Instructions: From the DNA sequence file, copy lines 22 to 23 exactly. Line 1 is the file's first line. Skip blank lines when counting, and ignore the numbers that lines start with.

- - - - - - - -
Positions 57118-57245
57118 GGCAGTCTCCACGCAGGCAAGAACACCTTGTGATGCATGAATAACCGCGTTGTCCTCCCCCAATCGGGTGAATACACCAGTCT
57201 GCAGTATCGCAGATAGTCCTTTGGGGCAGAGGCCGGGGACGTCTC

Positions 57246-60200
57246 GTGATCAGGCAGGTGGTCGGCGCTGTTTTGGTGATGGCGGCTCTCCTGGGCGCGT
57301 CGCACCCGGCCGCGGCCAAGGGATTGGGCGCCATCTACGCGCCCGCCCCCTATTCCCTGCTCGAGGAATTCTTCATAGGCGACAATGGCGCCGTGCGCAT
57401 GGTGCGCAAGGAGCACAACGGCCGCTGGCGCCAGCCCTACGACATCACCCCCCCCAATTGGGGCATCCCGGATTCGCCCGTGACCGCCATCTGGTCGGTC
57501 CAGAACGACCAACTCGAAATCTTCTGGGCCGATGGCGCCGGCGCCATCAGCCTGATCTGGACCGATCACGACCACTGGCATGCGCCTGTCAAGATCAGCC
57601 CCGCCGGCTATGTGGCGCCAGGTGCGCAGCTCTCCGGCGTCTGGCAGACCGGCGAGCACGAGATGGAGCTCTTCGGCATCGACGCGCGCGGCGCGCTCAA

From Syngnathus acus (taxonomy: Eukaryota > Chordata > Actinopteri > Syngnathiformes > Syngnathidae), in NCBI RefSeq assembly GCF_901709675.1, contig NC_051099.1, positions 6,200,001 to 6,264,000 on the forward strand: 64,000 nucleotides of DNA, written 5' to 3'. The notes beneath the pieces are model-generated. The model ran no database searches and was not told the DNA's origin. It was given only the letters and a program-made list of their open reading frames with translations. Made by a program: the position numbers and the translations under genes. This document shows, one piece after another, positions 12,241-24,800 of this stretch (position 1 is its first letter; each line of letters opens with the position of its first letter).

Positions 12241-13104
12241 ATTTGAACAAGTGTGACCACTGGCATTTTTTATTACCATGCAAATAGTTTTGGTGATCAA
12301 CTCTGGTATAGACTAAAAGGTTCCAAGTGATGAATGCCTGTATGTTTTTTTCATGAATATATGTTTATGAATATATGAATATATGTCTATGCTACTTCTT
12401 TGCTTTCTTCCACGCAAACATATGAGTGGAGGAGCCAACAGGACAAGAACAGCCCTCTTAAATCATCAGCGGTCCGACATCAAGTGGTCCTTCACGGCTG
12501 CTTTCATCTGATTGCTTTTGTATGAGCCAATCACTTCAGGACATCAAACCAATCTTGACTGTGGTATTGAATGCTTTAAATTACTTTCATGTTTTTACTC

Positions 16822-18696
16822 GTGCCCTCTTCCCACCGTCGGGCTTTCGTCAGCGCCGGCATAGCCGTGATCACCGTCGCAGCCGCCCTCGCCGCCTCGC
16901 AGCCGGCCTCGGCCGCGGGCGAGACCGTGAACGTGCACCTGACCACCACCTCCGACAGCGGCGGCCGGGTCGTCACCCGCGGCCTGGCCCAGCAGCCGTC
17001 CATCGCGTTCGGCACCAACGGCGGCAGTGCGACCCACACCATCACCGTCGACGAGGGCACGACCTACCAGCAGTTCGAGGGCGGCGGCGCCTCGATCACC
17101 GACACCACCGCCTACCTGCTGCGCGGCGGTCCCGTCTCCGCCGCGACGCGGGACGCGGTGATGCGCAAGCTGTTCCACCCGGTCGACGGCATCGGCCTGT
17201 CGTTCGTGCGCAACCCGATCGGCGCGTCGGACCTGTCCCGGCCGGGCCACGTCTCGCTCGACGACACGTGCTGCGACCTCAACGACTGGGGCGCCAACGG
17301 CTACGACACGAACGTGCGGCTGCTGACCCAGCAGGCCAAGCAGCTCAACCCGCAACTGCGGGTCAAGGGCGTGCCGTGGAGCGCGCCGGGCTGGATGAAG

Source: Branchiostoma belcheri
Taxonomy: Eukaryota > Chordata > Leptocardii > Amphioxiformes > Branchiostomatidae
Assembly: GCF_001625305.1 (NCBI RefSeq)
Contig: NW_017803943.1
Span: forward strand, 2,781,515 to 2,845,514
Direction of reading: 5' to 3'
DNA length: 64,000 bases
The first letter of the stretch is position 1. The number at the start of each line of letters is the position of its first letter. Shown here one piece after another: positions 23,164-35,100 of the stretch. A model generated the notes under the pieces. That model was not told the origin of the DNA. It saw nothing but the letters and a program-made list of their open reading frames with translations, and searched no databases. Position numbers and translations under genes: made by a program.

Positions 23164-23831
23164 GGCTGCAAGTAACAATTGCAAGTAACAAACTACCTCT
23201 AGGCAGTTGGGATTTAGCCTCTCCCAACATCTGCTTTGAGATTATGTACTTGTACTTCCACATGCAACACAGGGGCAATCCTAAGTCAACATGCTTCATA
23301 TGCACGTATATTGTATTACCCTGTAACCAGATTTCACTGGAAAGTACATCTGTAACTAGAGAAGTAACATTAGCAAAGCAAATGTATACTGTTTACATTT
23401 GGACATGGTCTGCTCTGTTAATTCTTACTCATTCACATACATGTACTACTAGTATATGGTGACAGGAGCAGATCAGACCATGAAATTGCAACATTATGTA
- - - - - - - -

17301 CTACGACACGAACGTGCGGCTGCTGACCCAGCAGGCCAAGCAGCTCAACCCGCAACTGCGGGTCAAGGGCGTGCCGTGGAGCGCGCCGGGCTGGATGAAG

Source: Branchiostoma belcheri